smart spending

Home energy management can save you money

  • Smart plugs collect data on the energy use of major appliances.
  • Energy management systems cost from $100 to several hundred dollars.
  • Will consumers actually use home energy management systems?

If you're trying to cut your monthly utility bill but aren't sure which appliances are hogging all the juice, help is in sight.

Home energy management systems -- coming to many markets over the next 18 months -- can help you identify the amount of energy that different devices use in your home and how much the cost to run them varies throughout the day, says Christine Hertzog, managing director of Smart Grid Library, a consulting firm in Menlo Park, Calif.

Armed with data on your appliances, you can reduce your energy consumption. You also may be able to schedule your energy use and run certain appliances at times of the day when rates are lower, Hertzog says.

Most energy management systems link to your utility company as well as to your home appliances. While they calculate the energy use of appliances and the associated costs, some systems also tell how and when the rates may change over the next 24 hours. That way, you can plan to use more energy when the rates are lower. These data can be displayed on your computer, a television or a separate display device. With some systems, the information can be accessed through the Web, Hertzog says.

Smart plugs collect data on energy use

For energy management systems to determine the energy use of an appliance like your fridge, they need the ability to collect data on the appliance's power consumption and feed it to the system.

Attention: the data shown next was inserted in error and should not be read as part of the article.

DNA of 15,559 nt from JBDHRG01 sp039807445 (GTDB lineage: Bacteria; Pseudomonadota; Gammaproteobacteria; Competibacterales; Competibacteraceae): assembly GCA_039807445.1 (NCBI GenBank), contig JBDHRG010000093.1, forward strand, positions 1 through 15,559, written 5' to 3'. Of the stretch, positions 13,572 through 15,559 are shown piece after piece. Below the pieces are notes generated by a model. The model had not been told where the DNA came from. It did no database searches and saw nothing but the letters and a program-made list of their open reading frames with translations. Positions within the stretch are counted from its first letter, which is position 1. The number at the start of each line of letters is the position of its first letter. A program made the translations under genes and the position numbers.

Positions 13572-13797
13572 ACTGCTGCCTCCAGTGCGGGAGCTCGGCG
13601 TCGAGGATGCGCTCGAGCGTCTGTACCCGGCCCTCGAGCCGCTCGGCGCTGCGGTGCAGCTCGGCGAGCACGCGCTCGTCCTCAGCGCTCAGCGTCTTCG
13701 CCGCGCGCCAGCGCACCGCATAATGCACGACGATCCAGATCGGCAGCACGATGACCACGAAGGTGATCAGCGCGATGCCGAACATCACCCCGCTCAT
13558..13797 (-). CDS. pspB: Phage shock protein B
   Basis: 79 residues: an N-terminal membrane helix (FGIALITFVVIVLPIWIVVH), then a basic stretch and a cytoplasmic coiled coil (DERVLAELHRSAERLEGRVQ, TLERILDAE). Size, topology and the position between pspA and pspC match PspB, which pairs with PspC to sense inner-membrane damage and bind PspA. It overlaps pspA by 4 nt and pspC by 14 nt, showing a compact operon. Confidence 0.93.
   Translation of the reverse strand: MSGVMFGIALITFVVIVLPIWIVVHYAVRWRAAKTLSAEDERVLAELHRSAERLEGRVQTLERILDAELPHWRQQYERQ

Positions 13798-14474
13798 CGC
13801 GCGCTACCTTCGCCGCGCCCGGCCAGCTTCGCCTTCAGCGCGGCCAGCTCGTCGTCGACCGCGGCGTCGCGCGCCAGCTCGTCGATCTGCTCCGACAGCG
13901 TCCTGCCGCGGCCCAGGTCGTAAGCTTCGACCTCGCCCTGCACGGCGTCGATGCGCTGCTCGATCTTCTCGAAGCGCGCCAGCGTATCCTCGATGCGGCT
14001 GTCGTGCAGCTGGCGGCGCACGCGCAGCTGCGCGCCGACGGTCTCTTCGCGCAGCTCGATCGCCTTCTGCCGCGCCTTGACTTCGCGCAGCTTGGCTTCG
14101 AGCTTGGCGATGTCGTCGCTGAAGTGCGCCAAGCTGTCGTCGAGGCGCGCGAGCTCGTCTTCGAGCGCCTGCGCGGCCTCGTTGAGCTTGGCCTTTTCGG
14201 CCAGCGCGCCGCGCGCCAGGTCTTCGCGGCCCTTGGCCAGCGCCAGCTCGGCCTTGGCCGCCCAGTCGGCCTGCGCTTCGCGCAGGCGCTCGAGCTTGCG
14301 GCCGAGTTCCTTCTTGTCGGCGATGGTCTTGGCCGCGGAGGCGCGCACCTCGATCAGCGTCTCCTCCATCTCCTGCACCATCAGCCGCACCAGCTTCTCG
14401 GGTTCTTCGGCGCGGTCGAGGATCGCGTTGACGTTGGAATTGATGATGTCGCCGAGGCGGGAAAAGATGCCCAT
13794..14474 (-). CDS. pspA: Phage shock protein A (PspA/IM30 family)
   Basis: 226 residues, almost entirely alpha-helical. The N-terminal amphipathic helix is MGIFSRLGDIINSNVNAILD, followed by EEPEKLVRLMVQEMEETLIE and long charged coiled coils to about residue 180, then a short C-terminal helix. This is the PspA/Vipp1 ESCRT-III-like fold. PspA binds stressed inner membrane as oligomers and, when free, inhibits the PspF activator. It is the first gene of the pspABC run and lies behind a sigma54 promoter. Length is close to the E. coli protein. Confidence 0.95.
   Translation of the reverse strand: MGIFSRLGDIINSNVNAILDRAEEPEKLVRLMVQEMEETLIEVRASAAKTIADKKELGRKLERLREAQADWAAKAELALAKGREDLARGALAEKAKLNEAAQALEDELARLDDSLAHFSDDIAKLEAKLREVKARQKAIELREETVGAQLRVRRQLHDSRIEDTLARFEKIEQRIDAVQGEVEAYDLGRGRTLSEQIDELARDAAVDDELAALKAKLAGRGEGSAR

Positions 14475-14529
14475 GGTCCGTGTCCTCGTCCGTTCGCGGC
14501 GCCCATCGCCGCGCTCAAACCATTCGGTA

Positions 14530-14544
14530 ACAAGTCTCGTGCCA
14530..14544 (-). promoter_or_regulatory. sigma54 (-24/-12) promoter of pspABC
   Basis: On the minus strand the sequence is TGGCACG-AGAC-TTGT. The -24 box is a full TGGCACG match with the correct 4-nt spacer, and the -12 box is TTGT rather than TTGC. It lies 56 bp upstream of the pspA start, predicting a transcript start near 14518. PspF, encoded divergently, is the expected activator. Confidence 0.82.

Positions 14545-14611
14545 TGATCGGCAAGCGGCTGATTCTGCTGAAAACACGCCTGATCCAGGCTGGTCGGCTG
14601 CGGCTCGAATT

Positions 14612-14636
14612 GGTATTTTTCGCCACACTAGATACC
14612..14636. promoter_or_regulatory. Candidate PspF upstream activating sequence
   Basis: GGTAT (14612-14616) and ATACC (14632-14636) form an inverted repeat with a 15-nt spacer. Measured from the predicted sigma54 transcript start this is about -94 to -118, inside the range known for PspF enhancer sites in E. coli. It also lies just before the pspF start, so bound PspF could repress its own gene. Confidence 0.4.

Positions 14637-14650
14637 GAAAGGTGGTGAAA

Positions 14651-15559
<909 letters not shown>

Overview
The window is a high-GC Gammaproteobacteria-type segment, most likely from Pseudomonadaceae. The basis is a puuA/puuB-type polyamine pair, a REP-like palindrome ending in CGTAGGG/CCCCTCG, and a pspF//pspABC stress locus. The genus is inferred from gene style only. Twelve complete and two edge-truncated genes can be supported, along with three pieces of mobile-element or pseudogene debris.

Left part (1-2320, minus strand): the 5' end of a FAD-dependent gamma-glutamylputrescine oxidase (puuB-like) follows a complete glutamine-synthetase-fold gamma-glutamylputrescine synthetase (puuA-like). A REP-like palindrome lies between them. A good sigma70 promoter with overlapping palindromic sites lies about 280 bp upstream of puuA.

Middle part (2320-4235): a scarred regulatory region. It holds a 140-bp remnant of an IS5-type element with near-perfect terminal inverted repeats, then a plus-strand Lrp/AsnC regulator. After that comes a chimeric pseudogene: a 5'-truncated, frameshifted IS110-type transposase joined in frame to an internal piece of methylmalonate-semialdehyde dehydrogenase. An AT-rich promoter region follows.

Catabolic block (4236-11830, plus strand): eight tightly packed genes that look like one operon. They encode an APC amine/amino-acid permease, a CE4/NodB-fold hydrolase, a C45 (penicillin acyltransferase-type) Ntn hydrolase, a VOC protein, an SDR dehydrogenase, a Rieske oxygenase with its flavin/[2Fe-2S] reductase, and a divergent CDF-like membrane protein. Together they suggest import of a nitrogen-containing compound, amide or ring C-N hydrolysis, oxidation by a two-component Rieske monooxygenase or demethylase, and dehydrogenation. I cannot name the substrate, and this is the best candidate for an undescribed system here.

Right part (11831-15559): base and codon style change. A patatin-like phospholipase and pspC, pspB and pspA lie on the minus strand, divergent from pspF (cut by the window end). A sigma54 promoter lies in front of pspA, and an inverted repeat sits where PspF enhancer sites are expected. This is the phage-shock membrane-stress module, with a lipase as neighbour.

To collect data on power use, appliance manufacturers are developing "smart plugs" with metering capabilities to sit between the management system and the appliance, says Megan O'Brien, a project manager with Pacific Gas & Electric Co., or PG&E, in San Francisco. Smart plugs also will be able to turn a device off to save energy. Smart-plug prototypes are available in limited quantities today, but a consumer product is expected to be widely available by mid-2011, she says.


As they reach the mass market, energy management systems will be offered by different providers around the country, O'Brien says. In some areas, utilities will provide them, either on their own or working with a partner firm. Companies that offer home monitoring services, such as security firms, are likely to include energy management systems among their services. In addition, cable and phone companies also could supply them, she says.

Home energy management systems now run from $100 to several hundred dollars, says Sam Lucero, practice director of ABI Research, a market research firm that follows emerging technologies based in New York City. The market may evolve similarly to the cell phone market, but it's too early to tell if prices will fall like cell phones did, says Hertzog with Smart Grid Library. That is, some companies could offer a display device for a nominal fee -- maybe $50 -- while asking customers to purchase one- or two-year service contracts to obtain energy information on an ongoing basis.

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